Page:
New England Soccer Today

What We Learned: Casa Grande Edition

Photo credit: Casey Sapio-USA TODAY Sports

Photo credit: Casey Sapio-USA TODAY Sports

After spending the last 10 days in the comfortable climes of Casa Grande, the Revolution head back to snowy Foxboro further along in their preseason progressions, but with plenty of work still ahead of First Kick.

So what did we learn about the Revolution’s first excursion to the Copper State?

1. Jay Heaps has no intention of returning Andrew Farrell to right back. If there was any notion that Farrell was going to be moved to his original spot, Heaps essentially squashed it by partnering the fourth-year defender with Jose Goncalves in the middle of the back line. Yes, Sambinha’s arrival may alter things slightly. But it probably won’t prevent a second season of Farrell at center back.

2. Speaking of defensive slots, London Woodberry is the early front runner of the starting spot. There’s no doubt that the club wasn’t comfortable with the situation at Farrell’s former spot this winter, which is precisely why it used the 10th overall pick to draft Jordan McCrary. That move, though, seemed to light a fire under Woodberry, who’s appeared to train and play well enough to be part of the first-team backline against San Jose and Vancouver.

3. That said, Jordan McCrary is going to push Woodberry for minutes all season long. The Tar Heel fullback saw action in all three games, and scored in the finale for good measure. He may not be the speediest defender on the roster, but he’s easily the most intriguing rookie in camp.

4. Daigo Kobayashi’s minor knock could set the Revolution back more they’ll expect early on. It’s going to be a different world in the post-Jones era, and one player the club is counting on to ensure a smooth transition is none other than the Japanese international. However, with an undisclosed “minor” injury keeping him sidelined in all three matches, the current status of the defensive midfield probably isn’t making it easy for the technical staff to sleep at night.

5. Zach Herivaux could see considerable minutes before Xavier Kouassi gets here. While many eyes have been trained on McCrary’s introduction to the pro game, the use of Herivaux this winter has been a pleasant surprise. The latest Homegrown signing started in front of the first-team backline against San Jose, and saw action in all three games, as well.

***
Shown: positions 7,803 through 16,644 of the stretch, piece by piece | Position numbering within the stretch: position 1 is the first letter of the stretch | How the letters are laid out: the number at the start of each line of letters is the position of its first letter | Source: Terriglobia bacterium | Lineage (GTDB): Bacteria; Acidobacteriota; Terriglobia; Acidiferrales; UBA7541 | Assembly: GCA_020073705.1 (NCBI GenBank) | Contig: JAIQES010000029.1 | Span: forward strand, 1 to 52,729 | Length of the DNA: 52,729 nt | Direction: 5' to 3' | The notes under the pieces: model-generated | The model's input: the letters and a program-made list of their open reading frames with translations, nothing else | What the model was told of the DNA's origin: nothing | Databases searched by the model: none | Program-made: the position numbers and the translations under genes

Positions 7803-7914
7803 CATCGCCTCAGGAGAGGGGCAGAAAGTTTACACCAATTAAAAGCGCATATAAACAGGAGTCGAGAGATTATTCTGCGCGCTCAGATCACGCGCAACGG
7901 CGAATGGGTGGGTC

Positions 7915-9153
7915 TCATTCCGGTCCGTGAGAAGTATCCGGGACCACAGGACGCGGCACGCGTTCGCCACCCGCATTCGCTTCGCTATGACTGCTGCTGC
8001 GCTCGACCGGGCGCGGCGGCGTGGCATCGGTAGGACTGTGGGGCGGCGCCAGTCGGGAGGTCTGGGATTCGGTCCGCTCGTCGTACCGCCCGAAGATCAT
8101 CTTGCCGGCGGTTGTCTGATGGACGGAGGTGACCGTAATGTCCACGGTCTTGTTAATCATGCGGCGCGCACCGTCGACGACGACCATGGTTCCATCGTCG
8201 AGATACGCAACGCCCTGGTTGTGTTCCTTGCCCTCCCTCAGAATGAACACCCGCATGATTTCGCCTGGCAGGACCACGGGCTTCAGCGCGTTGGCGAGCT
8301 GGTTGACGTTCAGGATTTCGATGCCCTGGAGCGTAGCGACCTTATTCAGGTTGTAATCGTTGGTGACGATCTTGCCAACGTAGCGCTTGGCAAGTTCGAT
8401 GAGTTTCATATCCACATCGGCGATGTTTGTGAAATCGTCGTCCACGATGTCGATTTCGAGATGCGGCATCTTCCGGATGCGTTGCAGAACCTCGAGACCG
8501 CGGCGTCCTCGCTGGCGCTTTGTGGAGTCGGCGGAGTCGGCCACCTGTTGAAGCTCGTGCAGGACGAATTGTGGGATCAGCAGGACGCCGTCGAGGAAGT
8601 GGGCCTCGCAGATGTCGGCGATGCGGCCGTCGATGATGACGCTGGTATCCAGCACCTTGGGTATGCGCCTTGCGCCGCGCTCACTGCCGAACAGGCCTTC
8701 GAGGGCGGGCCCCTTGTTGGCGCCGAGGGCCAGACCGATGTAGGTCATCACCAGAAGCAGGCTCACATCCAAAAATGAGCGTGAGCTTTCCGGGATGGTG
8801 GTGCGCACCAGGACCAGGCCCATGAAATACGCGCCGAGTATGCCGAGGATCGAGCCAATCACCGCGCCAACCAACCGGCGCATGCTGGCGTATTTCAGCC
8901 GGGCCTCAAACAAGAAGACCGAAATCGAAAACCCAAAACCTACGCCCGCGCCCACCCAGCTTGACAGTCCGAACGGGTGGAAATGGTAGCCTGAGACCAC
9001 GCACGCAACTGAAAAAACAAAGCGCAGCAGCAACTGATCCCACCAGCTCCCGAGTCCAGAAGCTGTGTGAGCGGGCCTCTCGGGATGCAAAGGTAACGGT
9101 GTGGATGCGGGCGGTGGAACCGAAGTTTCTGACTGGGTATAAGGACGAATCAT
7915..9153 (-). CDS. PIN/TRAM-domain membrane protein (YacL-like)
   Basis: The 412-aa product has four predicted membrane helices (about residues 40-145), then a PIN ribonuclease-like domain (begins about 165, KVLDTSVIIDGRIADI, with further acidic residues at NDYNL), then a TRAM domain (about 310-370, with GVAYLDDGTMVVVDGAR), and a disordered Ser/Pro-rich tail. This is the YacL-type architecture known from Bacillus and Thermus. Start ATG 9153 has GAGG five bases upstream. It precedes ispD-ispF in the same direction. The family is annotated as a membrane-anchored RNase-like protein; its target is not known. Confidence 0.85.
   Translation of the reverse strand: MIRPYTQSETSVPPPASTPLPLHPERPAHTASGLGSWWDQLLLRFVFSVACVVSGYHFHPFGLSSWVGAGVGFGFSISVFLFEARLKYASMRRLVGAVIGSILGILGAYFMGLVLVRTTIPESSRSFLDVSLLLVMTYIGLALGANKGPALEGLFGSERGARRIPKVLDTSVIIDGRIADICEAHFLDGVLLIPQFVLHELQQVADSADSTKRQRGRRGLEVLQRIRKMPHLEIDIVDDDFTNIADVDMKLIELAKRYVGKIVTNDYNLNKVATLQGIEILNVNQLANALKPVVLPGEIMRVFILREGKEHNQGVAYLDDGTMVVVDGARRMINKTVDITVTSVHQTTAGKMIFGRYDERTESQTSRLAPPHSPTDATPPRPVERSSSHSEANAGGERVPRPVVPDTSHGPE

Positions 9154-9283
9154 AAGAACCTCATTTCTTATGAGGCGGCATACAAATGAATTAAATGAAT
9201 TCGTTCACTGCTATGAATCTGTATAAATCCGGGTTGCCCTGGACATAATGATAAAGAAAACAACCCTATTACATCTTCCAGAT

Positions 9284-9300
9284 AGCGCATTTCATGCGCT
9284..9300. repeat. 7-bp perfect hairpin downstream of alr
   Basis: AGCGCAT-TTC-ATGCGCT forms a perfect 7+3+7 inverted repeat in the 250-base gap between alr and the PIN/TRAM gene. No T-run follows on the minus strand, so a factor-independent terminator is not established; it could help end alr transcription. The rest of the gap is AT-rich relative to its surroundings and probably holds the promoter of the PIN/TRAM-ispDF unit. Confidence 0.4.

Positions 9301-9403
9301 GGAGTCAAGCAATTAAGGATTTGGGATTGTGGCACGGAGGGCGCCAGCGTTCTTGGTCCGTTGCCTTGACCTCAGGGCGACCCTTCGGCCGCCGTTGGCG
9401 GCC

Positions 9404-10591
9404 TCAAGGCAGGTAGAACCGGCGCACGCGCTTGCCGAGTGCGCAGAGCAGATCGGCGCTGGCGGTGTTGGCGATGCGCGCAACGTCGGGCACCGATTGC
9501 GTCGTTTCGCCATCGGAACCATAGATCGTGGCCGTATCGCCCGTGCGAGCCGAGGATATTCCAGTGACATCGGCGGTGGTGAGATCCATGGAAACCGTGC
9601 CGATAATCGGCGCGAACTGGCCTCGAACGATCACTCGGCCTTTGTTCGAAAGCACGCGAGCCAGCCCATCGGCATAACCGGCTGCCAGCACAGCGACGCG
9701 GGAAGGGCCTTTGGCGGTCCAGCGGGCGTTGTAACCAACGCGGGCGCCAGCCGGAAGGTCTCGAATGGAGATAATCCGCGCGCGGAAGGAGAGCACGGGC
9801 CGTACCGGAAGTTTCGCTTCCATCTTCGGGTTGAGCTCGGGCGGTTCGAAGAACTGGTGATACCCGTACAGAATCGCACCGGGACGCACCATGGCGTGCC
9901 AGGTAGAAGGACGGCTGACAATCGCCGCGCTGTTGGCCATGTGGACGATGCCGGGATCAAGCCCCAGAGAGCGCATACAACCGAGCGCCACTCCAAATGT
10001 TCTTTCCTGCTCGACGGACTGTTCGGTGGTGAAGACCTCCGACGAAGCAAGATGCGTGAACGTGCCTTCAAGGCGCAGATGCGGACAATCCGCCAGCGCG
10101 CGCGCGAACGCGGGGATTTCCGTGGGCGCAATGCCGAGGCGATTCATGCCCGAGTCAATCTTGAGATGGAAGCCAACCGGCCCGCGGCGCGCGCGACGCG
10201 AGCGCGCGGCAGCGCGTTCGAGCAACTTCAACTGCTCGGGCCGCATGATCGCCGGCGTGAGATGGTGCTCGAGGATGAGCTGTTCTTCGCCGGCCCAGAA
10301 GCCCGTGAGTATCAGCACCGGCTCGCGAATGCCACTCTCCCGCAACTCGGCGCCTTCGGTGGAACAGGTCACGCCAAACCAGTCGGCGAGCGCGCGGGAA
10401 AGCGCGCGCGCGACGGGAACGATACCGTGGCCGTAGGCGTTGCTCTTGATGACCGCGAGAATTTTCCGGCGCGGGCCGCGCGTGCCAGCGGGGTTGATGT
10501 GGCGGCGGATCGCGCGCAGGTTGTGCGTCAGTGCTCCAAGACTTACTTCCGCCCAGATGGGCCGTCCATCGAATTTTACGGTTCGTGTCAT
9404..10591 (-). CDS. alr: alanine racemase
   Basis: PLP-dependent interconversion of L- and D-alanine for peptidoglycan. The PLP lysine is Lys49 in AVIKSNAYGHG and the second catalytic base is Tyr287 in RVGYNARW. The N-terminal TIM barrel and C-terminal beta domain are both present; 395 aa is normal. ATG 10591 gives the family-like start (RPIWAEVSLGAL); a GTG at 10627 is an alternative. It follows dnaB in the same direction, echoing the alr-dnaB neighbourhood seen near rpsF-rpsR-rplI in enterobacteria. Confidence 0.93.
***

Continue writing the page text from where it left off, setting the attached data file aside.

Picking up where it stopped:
6. Steve Neumann is having a strong camp. After a sub-bar sophomore season – one which ended with his option getting declined – the former Hoya has come alive this winter by showcasing some of the attacking instincts that warranted his early selection in the 2014 draft. Of course, translating preseason success into the regular season will be crucial for Neumann, who stands to get a decent shot at additional minutes with the central midfield situation in flux.

7. Charlie Davies is already in mid-season form. Anyone worried about Davies’ form after he scored twice in three games? Or about his hold on the starting striker’s spot? Anyone?

Photo credit: Casey Sapio-USA TODAY Sports

Photo credit: Casey Sapio-USA TODAY Sports

8. Ditto for Scott Caldwell. The only reason why Heaps’ beard isn’t completely gray? The knowledge that Caldwell is more than capable of getting the job done at the six spot. The cerebral center half snuffed out a pair of dangerous opportunities against Vancouver’s potent front four on Saturday, and by all accounts (social media and otherwise), appeared to be the lynch pin of the Revolution midfield whenever he was on the pitch.

9. The trialist most likely to make the squad: Jeb Brovsky. You’re not going to get flash or ferocity from the versatile MLS veteran. Then again, that’s not why he was brought here for a trial. With defensive depth a glaring need, Brovsky appears to be a prime candidate to remain with the squad when it flies to Houston ahead of Mar. 6.

10. Don’t count Michael Gamble out, though. While some questioned the club’s motivation for drafting a diminutive attacking midfielder in the second round, the Wake Forest product has proven his worth so far. In the 2-0 win over San Jose, Gamble was one of the club’s most impressive performers, and looked quite comfortable surrounded by his new teammates. At this rate, Gamble could very well earn a spot on a squad that’s already stocked with short, attack-minded midfielders.

11. The importance of Darrius Barnes to this club can’t be overstated. You’d be hard-pressed to find anyone who makes Heaps’ job easier other than the fellow Blue Devil, who missed the bulk of 2015 due to a knee injury. Barnes is not only capable of lining up at any of the four back line spots, but he also brings the kind of experience that goes a long way when you’re grooming guys like McCrary and, to a lesser extent, Woodberry. “A pro’s pro” is a phrase that gets thrown out by writers far too easily, but in this case, the description fits Barnes to a T.


  1. Peter

    February 8, 2016 at 4:01 pm

    Re New York city they seem to b getting a lot of international soccer players I am quiet sure they will have to off load some player to get a international slot mayb the Revs can trade an international slot /spot 4 one of there players how about MULLINS back in a REVS uniform ??????

  2. Jim

    February 9, 2016 at 1:13 pm

    5. Zach Herivaux could see considerable minutes before Xavier Kouassi gets here.

    Sigh. Well, now with Kouassi out, by “considerable minutes” I suppose we mean “Is our only hope”.

    Darrius Barnes has been the unsung hero of this team for how long now? He survived the regime change from Nicol to Heaps, he’s versatile, and he always plays solidly when called upon. Barnes is the prototypical “MLS middle class” player that the league needs to find a way to pay. Love that guy.

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